Medicine for Ringworm – Medications, Creams, Tea tree and Coconut oil.

The term ‘ringworm’ is misleading. You might think your skin is crawling with worms. Ringworm is not a monster living inside of you but a rash. It is a fungus similar to athlete’s foot, scalp ringworm, and jock itch. Known as tinea corporis if it arises on your body or tinea capitis if on your scalp. It is contagious. You can catch the fungus from other people or pets. Infected spores on humans, animals, soil, and other surfaces spread the infection. Please see the before and after images.

Types of Ringworm Treatment

The bullseye marks will spread without treatment. Prompt treatment is mandatory, especially if your children are in daycare, kindergarten, or elementary schools. You can buy meds from the pharmacy or seek prescriptions from your child’s pediatrician.

If your cat or dog has ringworm then you must take them to a qualified veterinarian. Ringworm in humans is the same as animals so it is zoonotic disorder.

Using Over the Counter Medicine for Ringworm

A trip to the clinic can cost hundreds so to control expenses try thrifty creams and lotions. Over-the-counter medicine for ringworm is widely available at supermarkets, drugstores, pharmacies, and apothecaries.

Stores like Walmart, Target, Publix, Kmart, Winn Dixie, Safeway, Walgreens, and CVC all stockpile antifungal meds.

Ringworm treatment involves otc:

  • Clotrimazole (Brand names Lotrimin and Mycelex)
  • Miconazole (a common ingredient in many brands and one of the best)
  • Aloe Vesta Antifungal
  • Secura
  • DermaFungal
  • Critic Aid Clear
  • Baza
  • Desenex
  • Podactin
  • Lamisil
  • Azolen
  • Miranel
  • Microderm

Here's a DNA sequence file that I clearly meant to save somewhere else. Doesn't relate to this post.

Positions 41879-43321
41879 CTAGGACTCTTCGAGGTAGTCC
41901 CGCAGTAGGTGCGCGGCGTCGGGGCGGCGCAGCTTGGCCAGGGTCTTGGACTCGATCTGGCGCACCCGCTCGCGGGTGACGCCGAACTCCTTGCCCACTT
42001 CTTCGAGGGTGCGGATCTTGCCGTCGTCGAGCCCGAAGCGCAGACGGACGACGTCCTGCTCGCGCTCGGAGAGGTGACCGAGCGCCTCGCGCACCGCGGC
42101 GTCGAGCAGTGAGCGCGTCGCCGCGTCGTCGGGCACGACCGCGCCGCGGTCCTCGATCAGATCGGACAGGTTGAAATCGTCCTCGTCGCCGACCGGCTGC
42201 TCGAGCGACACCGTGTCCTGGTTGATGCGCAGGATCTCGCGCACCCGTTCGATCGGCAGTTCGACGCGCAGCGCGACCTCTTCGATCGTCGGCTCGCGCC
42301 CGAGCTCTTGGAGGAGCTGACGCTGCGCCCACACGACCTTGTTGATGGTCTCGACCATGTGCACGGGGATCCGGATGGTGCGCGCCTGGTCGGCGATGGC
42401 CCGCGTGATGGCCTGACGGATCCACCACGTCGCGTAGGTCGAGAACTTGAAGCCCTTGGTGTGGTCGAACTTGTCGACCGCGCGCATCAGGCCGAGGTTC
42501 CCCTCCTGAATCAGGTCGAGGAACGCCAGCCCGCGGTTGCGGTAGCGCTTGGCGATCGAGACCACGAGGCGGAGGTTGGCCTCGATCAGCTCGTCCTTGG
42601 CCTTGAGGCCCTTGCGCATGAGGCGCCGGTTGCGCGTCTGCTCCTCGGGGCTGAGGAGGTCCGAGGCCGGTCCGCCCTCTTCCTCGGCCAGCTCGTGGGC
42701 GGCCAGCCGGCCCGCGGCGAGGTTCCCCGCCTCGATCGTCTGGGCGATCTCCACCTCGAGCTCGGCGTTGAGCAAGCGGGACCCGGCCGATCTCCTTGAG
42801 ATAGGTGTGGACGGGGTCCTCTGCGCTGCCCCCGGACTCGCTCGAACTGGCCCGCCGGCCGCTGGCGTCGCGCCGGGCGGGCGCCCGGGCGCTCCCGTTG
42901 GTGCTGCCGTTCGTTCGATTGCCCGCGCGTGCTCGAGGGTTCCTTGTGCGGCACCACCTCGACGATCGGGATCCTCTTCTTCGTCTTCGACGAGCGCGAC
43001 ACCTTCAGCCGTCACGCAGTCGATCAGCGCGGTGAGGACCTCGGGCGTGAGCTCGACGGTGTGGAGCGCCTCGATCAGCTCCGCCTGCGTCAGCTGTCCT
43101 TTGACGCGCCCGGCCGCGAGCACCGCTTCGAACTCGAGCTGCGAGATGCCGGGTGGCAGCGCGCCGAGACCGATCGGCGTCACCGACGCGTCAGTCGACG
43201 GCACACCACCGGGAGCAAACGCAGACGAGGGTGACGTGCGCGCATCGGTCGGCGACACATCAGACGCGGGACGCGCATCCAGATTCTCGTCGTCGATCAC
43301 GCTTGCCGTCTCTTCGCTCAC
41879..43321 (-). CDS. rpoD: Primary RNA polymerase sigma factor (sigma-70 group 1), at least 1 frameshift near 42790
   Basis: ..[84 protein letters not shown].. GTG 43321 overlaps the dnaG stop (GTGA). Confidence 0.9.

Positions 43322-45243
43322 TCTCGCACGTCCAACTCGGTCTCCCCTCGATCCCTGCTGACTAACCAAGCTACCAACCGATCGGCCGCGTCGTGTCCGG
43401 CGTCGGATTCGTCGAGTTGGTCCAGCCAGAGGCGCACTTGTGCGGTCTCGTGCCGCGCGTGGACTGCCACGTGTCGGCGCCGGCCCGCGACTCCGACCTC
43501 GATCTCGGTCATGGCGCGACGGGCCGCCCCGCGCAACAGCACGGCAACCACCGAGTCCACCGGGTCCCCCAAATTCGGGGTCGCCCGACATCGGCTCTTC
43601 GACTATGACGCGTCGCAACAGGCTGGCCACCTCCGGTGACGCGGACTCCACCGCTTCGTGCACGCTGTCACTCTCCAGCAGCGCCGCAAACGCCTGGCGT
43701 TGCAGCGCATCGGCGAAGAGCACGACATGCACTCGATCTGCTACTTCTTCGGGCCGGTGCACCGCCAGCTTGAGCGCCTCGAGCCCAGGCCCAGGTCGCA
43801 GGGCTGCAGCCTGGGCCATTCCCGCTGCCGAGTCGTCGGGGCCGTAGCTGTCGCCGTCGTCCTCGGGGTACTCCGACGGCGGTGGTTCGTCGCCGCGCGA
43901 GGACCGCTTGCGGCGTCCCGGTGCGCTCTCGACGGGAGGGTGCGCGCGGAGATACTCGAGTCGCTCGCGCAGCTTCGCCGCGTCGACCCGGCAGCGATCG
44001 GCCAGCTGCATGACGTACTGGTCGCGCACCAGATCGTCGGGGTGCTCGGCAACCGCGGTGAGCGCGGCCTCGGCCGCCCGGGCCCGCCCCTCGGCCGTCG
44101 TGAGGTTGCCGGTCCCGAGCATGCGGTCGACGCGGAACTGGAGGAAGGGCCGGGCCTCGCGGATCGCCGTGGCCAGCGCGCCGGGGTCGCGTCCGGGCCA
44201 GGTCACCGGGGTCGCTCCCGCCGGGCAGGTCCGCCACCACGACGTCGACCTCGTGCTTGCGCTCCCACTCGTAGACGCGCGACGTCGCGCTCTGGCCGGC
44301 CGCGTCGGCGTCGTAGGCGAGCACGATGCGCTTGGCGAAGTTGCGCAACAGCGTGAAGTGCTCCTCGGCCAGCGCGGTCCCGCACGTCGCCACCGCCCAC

• Cruex
  • Carrington
  • Micro-guard
  • Xolegel
  • Mitrazol
  • Remedy

Ringworm on scalp require prescription medication treatments:

  • Itraconazole (Brands Onmel or Sporanox)
  • Griseofulvin (also called Grifulvin V or Gris-PEG)
  • Fluconazole (Brand name Diflucan)
  • Terbinafine

Using Ringworm Cream

Ringworm cream is easy to smooth onto the circular lesions. There might be a slight itch as the area dries out, but ringworm cream does not burn or sting. If the ringworm is on face and close to the eye then take create care not to get the lotion into the eye.

Using Tea Tree Oil for Ringworm

The origins of tea tree oil are traced back to Austrian where indigenous tribesmen would pound the leaves of the tree to form oil which would be used as a holistic treatment option.

Tea tree oil for ringworm is a powerful antifungal. You can buy cream, soaps, gels, and shampoos that contain the plant resin as an active ingredient.

Using Coconut Oil for Ringworm

The antifungal properties of coconut oil are similar to tea tree oil, but not as strong. Coconut oil for ringworm in babies is less strong than other lotions but still effective. It can also be used as a carrier oil in essential oil treatments. There are few, if any, side effects.

Using Natural Remedies for Ringworm

Many people want to return to nature and the basics by abstaining from big pharma. Natural remedies for ringworm have been used for generations.